Shh! Can You Turn Down That Leaf Blower?
By Ted Rueter
October 3, 1997
Christian Science Monitor
Modern life is noisy. Freeway traffic, 6 a.m. garbage pickups, middle-of-the-night street sweepers, lawnmowers, 747 takeoffs, car alarms, and ghetto blasters pierce the ears and disrupt life.
Noise pollution leads the complaints to the quality-of-life hotline in New York City. According to the Noise Pollution Clearinghouse, "Good neighbors keep their noise to themselves." The Clearinghouse also calls noise polluters "bullies, claiming rights and freedoms that are not theirs while degrading resources that are ours."
And what is the most egregious, the most loathsome, the most needless form of pollution from the noise bullies?
Leaf blowers. Blowers blare and screech, kick up dirt and dust, and accomplish nothing.
You know there's something wrong when a piece of equipment requires its users to wear ear protectors, goggles, and a mask. Former Los Angeles city councilman Marvin Braude contends that gas blowers emit 1,800 tons of carcinogenic, volatile organic compounds into L.A. each year.
Leaf blowers are the perfect example of technology run amok.
While rakes create no noise, leaf blowers irritate neighbors, generate CO2 emissions, and threaten public health. And what do they accomplish? Nothing. Instead of collecting dirt and leaves, they simply blow them around. Leaf blowers are "inappropriate technology," as defined by E.F. Schumacher in his book, "Small Is Beautiful."
Leaf blowers also illustrate the irrationality of "efficiency."
Professional gardeners argue that they'd have to charge more if they couldn't use blowers, because their work would take longer. This logic suggests that price is the only consideration. What good is efficiency if it disturbs the quality of life? As a society, we pay more for cars to make them safer and to reduce emissions. Many people are willing to pay more for healthier foods. Some are willing to spend to support local merchants instead of global corporations.
Most people would prefer to enoy a New England autumn without the stress of leaf blowers, but gardening interests are better organized. The leaf blower industry employs a full-time lobbyist who travels the country attempting to quiet antiblower legislative activity.
Yet despite the prevalence of leaf blowers, there is reason for hope. In California, 44 cities have enacted restrictions on blowers, including Beverly Hills, Santa Monica, Dana Point, Laguna Beach, South Pasadena, Los Verdas Estates, and Claremont. Blowers have been banned in Berkeley since December 1990.
In Los Angeles, gas-powered blowers will be banned within 500 feet of residential properties, effective Jan. 1. Leadership was provided by actors Peter Graves and Meredith Baxter. "Leaf blowers are bad," said Mr. Graves. "They call them leaf blowers because, indeed, they do blow leaves around and around and around. But they also blow other things around," he says, mentioning fungus as an example. "Are we going to put gas masks on our kids?" Ms. Baxter says "it flies in the face of all rational thinking to continue using leaf blowers."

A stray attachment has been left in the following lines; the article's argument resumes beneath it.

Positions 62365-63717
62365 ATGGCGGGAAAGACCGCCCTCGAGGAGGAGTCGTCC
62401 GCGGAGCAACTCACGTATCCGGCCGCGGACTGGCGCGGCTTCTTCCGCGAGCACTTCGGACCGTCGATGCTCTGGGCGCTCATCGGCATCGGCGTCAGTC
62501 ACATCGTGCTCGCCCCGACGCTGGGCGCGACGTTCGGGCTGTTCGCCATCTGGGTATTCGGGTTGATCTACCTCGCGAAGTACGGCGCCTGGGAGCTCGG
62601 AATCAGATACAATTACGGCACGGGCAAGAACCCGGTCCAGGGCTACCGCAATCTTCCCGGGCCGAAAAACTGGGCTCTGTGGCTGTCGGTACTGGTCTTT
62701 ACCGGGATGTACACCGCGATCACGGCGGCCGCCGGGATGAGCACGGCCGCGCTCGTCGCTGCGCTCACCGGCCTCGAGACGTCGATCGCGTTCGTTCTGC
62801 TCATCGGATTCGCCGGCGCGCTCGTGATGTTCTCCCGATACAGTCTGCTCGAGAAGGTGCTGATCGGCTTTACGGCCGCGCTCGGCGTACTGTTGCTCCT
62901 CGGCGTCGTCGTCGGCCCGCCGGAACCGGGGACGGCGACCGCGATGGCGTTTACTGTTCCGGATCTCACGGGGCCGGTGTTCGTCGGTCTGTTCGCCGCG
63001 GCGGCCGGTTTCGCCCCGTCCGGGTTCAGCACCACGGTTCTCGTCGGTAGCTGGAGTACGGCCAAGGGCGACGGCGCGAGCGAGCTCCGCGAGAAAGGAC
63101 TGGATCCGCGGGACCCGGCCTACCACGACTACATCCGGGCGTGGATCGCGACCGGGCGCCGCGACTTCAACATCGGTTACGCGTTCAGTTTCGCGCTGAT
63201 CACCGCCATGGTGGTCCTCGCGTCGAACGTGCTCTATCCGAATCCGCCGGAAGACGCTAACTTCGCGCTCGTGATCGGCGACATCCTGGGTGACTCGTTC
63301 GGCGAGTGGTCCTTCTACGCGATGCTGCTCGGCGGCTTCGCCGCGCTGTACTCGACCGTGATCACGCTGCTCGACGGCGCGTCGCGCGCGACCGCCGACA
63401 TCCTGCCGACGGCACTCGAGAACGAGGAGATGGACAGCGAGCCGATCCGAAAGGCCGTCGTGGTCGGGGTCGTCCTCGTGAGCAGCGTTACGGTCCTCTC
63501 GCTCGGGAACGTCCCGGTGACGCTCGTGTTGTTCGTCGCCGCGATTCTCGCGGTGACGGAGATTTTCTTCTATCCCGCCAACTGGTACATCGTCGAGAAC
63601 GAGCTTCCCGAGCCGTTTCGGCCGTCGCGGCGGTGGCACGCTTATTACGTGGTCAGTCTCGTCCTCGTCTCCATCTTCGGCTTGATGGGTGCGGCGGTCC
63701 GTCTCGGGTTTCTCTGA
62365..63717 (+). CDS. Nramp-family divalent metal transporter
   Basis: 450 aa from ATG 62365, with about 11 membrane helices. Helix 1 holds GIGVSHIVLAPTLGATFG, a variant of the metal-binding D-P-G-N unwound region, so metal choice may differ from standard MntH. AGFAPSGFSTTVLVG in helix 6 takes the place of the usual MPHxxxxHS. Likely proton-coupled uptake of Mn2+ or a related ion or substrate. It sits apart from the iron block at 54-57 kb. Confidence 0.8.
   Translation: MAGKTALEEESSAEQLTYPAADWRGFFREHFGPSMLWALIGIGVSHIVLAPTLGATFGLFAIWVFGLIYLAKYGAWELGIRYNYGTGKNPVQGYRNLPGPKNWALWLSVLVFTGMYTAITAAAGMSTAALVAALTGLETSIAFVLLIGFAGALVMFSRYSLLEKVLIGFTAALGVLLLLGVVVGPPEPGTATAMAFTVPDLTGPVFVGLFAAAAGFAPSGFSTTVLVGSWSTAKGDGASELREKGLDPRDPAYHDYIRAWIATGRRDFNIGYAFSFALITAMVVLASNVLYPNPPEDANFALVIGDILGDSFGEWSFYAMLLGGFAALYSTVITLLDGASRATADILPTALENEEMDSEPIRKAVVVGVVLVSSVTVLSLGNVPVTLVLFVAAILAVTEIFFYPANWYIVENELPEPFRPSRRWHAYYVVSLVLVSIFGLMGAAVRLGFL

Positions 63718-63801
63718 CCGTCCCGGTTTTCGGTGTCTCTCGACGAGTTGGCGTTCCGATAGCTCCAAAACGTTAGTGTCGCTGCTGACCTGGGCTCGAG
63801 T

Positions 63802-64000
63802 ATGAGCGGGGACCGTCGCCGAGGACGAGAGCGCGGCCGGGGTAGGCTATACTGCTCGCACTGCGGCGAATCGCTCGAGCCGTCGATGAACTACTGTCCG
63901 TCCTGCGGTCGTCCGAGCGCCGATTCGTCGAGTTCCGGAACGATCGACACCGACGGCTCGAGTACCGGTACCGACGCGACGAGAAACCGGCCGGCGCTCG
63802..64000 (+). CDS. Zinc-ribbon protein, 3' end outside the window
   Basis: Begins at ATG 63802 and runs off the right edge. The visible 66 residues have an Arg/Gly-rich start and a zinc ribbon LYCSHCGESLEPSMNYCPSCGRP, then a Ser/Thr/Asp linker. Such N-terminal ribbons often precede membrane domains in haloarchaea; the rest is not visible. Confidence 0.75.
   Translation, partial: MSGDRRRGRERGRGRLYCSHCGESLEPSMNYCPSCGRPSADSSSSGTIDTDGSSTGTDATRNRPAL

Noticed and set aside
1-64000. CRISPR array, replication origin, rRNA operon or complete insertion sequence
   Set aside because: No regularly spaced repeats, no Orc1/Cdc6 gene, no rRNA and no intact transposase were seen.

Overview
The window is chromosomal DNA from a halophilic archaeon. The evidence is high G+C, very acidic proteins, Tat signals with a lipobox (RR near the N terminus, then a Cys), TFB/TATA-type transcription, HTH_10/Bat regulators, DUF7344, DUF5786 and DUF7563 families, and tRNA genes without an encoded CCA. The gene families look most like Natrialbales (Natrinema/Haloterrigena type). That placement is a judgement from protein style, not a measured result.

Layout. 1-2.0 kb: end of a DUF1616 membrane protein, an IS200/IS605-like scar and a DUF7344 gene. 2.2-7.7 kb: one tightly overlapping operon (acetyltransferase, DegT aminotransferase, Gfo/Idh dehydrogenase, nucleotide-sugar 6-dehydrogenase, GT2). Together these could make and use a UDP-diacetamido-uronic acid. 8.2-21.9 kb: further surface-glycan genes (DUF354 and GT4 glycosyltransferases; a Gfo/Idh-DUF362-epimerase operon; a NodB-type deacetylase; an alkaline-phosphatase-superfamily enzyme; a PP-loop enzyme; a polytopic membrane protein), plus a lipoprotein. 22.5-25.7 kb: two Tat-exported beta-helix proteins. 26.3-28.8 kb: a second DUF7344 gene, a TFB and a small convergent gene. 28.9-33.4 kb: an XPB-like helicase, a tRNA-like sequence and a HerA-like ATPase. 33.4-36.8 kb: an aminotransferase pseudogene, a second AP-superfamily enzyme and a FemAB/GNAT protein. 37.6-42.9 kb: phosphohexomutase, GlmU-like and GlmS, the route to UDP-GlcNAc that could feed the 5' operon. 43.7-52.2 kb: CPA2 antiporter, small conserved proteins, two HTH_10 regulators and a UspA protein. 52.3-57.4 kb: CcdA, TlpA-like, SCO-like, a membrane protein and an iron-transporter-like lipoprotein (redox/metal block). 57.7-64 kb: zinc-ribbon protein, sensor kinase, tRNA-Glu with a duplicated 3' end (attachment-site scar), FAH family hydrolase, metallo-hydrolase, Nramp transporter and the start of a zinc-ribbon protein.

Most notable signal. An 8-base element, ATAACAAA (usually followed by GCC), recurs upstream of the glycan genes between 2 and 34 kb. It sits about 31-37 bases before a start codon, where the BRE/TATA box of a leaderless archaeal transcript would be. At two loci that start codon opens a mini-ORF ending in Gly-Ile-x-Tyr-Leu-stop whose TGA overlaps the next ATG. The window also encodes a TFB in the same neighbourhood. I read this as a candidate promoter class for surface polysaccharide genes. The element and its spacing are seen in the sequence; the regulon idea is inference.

The California Air Resources Board has primary jurisdiction over lawn and garden utilities for the state. Its staff is currently developing regulations to cut emissions by leaf blowers, power mowers, weed eaters, trimmers, and hedgers by 45 percent. Public hearings will be held in 1998, and the regulations would go into effect in 1999.
Other cities around the country are beginning to restrict leaf blowers, too. In Scarsdale, N.Y., landscapers are not allowed to use any power leaf blower that is louder than 75 decibels. Two cities on Long Island, Oyster Bay and North Hempstead, place restrictions on the hours and noise levels of blowers.
The preamble to an ordinance in Winnetka, Ill., states, "The unlimited use of gasoline-powered leaf blowers impairs the public welfare, peace, and quality of life within the Village and the use of gasoline-powered leaf blowers at certain times of the day constitutes a public nuisance."
There is also some action at the federal level. Rep. Nita Lowey (D) of New York is sponsoring the Quiet Communities Act of 1997, which authorizes $5 million to reestablish the Environmental Protection Agency's Office of Noise Abatement and Control, which was eliminated in the 1980s.
Leaf blowers are the remnant of an overly technological, effluent society. It's time for people to put away their noise machines, get out their rakes and b rooms, and stop disturbing their neighbors. It's time for leaf blowers to be silenced.